A great candidate for the dustbin of discarded business jargon is the term ‘transformation.’ Correctly used by caterpillars transforming into butterflies or by dictatorships into democracies, the word has been appropriated by executives and consultants to signal ‘BIG CHANGE.’
Yet most of the time the change in question is not even close to transformative. Reducing cycle time in a factory or making more customer-centric decisions are not transformative regardless of how expensive or tricky these changes might be.
This came to mind recently when I was invited by the senior managers of a thriving regional insurance company to advise them about ‘transforming’ the culture of their underwriting function.
The 100-year-old conservative company was enormously successful even in these uncertain times. Their success was based on strict underwriting standards and by acquiring and quickly integrating smaller insurers into what they called ‘the mother ship.’
At the time I met with them, the company was experiencing growing pains. They had gotten so large through acquisitions that their regional underwriting structure had become overly costly and was seen as a limitation to growth. Their larger customers were growing too. They expected to be treated more as national accounts than as regional customers, with value-added services and specialized care.
Adapting is not Transforming
Expert consultants recommended what they called a ‘transformation’ of the underwriting function. Rather than organize by geographic region, they proposed organizing by size of policy being applied for. For instance, their largest clients would receive specialized underwriting from a centralized source. For medium sized customers, regional client reps would forward applications to the centralized underwriting function, while maintaining local presence. And smaller applications would be managed locally, as always.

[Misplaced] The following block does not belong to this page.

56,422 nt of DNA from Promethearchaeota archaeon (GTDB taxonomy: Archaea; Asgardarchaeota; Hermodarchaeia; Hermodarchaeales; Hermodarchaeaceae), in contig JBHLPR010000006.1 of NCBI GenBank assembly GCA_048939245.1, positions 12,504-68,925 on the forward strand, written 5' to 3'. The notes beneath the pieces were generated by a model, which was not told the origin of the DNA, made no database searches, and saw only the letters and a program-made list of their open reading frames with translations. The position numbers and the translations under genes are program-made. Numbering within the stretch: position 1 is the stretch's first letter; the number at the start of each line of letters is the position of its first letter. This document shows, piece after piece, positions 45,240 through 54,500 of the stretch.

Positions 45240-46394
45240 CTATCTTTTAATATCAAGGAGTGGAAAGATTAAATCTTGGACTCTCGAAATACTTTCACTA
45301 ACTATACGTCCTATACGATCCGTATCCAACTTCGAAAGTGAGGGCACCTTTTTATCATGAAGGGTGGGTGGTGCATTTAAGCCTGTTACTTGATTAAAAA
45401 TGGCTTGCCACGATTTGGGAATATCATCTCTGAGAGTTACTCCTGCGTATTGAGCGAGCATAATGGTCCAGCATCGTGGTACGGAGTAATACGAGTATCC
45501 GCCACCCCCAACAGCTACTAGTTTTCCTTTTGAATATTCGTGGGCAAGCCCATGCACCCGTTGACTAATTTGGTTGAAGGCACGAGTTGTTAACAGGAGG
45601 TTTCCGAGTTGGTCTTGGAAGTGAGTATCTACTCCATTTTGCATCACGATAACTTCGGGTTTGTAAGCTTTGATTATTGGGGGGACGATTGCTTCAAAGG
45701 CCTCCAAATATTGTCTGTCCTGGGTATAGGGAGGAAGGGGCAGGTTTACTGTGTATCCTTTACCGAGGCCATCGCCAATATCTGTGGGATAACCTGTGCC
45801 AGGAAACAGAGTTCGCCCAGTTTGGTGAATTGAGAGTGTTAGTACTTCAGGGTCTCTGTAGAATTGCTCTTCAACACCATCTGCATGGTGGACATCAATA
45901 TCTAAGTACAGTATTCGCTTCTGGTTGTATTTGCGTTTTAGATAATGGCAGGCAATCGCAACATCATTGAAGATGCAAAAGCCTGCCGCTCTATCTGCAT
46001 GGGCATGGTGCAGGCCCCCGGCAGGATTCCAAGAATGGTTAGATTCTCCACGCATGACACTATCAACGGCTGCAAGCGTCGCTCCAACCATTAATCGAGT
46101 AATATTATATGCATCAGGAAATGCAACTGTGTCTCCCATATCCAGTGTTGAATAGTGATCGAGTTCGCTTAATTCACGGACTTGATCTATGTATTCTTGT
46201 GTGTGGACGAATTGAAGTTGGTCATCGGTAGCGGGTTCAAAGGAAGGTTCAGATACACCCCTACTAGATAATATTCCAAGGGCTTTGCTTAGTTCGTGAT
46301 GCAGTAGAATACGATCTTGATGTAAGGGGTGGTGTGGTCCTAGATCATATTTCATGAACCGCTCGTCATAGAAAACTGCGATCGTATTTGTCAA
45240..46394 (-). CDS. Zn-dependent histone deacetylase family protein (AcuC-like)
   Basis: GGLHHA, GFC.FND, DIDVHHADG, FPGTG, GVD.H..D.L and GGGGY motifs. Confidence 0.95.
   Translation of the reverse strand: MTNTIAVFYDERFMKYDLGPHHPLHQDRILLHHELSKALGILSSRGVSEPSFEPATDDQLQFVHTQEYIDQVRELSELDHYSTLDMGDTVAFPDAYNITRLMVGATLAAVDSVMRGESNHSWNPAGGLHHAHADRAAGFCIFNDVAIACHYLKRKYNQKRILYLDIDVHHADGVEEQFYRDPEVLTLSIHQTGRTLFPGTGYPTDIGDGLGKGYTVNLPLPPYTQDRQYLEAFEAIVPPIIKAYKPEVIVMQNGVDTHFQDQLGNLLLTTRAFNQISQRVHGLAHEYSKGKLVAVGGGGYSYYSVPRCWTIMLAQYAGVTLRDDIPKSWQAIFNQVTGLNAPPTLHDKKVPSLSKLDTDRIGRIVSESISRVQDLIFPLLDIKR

As I sat in a paneled conference room the managers discussed some of their concerns. They kept returning to the resistance they expected when they implemented the ‘transformation’ – thus their interest in talking with me, a so-called ‘expert in change management.’
Yet as I listened I was struck by how much change the company had already absorbed over the years. After all, they kept purchasing smaller insurance companies, which created enormous turbulence for all involved. These acquisitions required people to constantly establish new relationships, and integrate computer systems, performance management processes, and even cultures. I believed their capacity to change made them a unique company, and was part of their success over the years.
Why, I wondered aloud, were they so worried about resistance to an organizational change that seemed well thought through and easy to understand? And I asked why they were so insistent on calling it a ‘transformation?’
This prompted an awkward pause and averted eyes. Finally, the most senior manager in the room said that their own bosses kept calling it a ‘transformation,’ while the people in the room all knew it was not. She said the only people who might experience the change as transformation were those same bosses. Many of them were resisting the change, she said, because it shifted power away from regional leaders. Most managers and staff would adapt, as they always had when asked to make reasonable shifts in structure or processes.
A Change by Any Other Name…
So the resistance to change wasn’t coming from the rank-and-file of the organization — it was coming from the very top. Once this taboo topic was on the table, the issue of ‘transformation’ was more accurately described as a need to create better alignment at the senior level of the company BEFORE the proposed ‘transformation’ was launched. Otherwise, they risked lack of commitment of key executives, which could lead to subtle sabotage or at minimum, confusion.
As we ‘transformed’ (ha-ha) the project from helping the rank-and-file through their resistance to change, to that of supporting their bosses align to and rally around the change, the managers look relieved. I was asked to accompany the most senior manager to meet with their bosses to discuss the outcomes from our meeting.
I accepted the invitation under one condition: they had to stop calling the change a ‘transformation’ – the term was likely to generate the very resistance they were concerned about, because using the term in this circumstance would only scare the pants off everybody unnecessarily. We all laughed and they made that promise.
Leaders beware: the last thing you want to do is use language that creates resistance or fear when you are trying to lead change. Imposed change is hard enough already so don’t make it worse. In other words, if you aren’t a caterpillar or a dictator, reserve the term ‘transformation’ for when you really need it.
Note to Readers: do you know of any other candidates of business jargon that should be discarded into the dustbin? We’d love to hear your comments on this topic…
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